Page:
The bond between an Aspie and her cat

I often say that there is nothing like the bond between an Aspie and her pet. This is true for a lot of people I know and it is also true for me. Autistic people, and especially Autistic women, often have a strong affinity to animals and the natural world. Different people have different preferences for which animal they feel closest to. I have friends who love their horse, their dog, their guinea pigs and their snakes. For me it has always been cats. I have shad a few cats over the years, My first was Smokey – a less-then-imaginaively-named grey tortoiseshell kitty girl who was not particularly affectionate but loved playing and was quite good at keeping down the mouse population on my dad’s market garden. When I moved out of home, I acquired a Russian forrest cat called Sensei (I was doing martial arts at he time, hence the name). Sensei was regal and impressively intelligent. She became my little witch’s familiar and took on whatever mood I was experiencing. I loved Sensei more than anything and I still miss her now, twenty years after she passed away. I also had Tilly – a tabby cat who would go and visit everyone in the flats where I lived. She was authoritative and clever. She would wake me up using a variety of methods, from jumping off the wardrobe onto my bed to staring at me until I woke up, aware of the eyes boring into me and terrified that there was a seri a killer in my house.

I moved to Canberra in 2007 to start work as a graduate in the Australian Public Service. For the first eighteen months I shared a house. The woman I shared with was a very challenging person. She was quite controlling and patronising. Despite her identifying as have a disability, she was still kinda ableist around Autism, on one occasion telling me that Autistic people couldn’t manage staff and that I should stay in a junior level at work because of this. (Interestingly her own practices as a manager were perhaps not too effective. A lot of micromanagement was going on and she wouldn’t let her staff do the work for fear they would mess it up). She came across as immature and focussed on unimportant things. I disliked this woman immensely. She is the reason I bought Whimsy Manor – I longed to escape her controlling and petty clutches. This woman had two cats. Now I love cats and always have but my housemate’s cats were horrible. If they were humans I would probably describe them as arrogant and snooty. They had no affection, even for their owner. Neither of them liked pats or cuddles. I thought my housemate’s character must have influenced her cats behaviour and attitude.

Given this experience of snooty and unpleasant cats, I ‘went off’ cats for a couple of years. I decided that I didn’t want one. Sow hen I moved to my current home – the wonderful Whimsy Manor – I was determined not to get myself a title feline companion. Years ant by and I got quite unwell with mental illness. I was depressed and confused and I felt very lonely. Through my work I had befriended the Canberra cat rescue lady. She encouraged me to get a cat to help improve my mood but I made every possible excuse not to.

One day I had taken the day off work because I was depressed. I went outside to put the garbage out and found a little cat sitting on a wall. I patted him and he purred and purred. When I got back inside I realised that when I was patting the cat I didn’t feel depressed. The next day I called my cat rescue lady friend and said ‘Please get me a cat.’ That weekend my friend arrived with four carriers full of kittens. I had about ten little kittens running around my house but none of them seemed to be the cat for me. The last carrier had just one cat in it – a big black tomcat who apparently didn’t get along with the other cats at my friend’s house. He was almost an adult at ten months old. I picked him up and held him close to my chest. He started to emit deep, loud purrs and cuddled up. “Can I have this one?’ I asked and he has been with me ever since.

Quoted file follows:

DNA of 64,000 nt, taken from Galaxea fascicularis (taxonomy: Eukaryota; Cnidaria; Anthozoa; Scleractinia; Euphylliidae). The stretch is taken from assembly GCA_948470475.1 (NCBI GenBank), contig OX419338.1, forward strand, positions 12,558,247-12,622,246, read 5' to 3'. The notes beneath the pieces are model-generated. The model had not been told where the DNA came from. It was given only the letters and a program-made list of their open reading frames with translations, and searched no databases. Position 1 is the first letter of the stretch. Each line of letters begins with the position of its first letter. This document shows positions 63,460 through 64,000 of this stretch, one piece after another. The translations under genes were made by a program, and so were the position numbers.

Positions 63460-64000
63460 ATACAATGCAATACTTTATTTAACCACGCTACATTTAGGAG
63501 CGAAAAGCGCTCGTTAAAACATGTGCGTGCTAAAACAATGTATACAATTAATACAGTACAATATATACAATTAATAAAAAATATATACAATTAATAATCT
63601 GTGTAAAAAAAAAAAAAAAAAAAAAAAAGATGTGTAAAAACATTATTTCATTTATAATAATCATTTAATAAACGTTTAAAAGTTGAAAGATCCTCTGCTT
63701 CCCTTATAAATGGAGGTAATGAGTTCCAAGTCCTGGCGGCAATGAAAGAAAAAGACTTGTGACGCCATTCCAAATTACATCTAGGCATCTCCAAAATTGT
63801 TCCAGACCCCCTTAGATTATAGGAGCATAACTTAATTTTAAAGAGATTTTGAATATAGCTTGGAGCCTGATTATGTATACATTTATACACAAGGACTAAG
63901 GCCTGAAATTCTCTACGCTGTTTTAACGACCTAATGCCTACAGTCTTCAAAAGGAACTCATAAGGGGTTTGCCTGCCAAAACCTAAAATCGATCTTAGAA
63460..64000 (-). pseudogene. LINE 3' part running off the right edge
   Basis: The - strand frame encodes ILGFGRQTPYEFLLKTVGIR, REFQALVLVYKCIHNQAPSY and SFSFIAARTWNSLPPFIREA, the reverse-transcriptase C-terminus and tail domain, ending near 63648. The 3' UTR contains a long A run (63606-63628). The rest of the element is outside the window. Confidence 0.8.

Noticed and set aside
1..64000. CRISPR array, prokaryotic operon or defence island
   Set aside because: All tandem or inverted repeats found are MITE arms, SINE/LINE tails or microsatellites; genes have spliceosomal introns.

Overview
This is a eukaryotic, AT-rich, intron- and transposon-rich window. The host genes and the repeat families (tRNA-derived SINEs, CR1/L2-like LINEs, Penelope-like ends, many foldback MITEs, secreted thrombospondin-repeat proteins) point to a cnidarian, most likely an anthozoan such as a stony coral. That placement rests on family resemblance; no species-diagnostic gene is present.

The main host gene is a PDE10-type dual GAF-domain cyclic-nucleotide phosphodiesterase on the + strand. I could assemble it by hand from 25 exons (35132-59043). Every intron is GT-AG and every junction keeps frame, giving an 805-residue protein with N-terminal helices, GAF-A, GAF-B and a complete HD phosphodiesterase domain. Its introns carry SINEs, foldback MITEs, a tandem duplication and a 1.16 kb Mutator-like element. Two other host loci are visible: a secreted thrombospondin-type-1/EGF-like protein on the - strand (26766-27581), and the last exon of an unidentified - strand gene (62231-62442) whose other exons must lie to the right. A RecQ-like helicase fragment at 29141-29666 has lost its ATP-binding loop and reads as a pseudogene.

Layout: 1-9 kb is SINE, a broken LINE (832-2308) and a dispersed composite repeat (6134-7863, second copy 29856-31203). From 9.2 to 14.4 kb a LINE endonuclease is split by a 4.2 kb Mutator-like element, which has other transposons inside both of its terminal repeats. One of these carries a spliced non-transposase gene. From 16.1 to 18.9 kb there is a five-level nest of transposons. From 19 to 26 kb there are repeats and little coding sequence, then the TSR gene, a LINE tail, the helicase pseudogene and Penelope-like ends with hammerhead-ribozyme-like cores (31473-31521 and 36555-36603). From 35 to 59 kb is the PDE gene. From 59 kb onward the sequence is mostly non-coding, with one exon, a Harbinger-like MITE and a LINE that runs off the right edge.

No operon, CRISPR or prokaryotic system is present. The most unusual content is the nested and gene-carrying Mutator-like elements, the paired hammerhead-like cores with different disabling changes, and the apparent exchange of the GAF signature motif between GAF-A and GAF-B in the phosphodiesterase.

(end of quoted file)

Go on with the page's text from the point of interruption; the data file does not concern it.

I called my black cat Mr Ronnie (short for Hieronymous Bosch, the medieval painter), but he soon became Mr Kitty. My mental health improved pretty much the instant I got Mr Kitty. Instead of coming home to a col and empty house, I now come home to a happy (and hungry) beautiful black cat. Mr Kitty is incredibly affectionate and is a real character. Anyone who has  visited my house will have been roundly sniffed and examined by Mr Kitty. He has an amusing habit of trying to get inside people’s handbags. Mr Kitty is as much an important part of my life as my human family members and close friends. I have never loved a cat as much as I love my little furry boy. Even my mum, whom isn’t usually a fan of cats and dogs due to allergies, says that Mr Kitty is a gift from God (and I like that God is dispensing kitties – sounds like a good thing to me). Mr Kitty was a stray and my rescue lady friend only got him a few days before he became my little man, He had been wandering around farms north of Canberra. I don’t know how much cats remember but his closeness to me suggests that he somehow associates life with me to being an vast improvement on being a stray and is thankful for that, hence the affection. I rescued Mr Kitty but he also rescued me. He sleeps in my bed at night and cuddles up next to me. I usually put my arm around him and hold his little paw. So yes, there is nothing like the bond between this Aspie and her cat. Nothing at all.

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3 thoughts on “The bond between an Aspie and her cat

  1. You’re lucky you’re not allergic. I know people who love cats conceptually but can’t be in the same room or house with them without sneezing uncontrollably. Keep patting!

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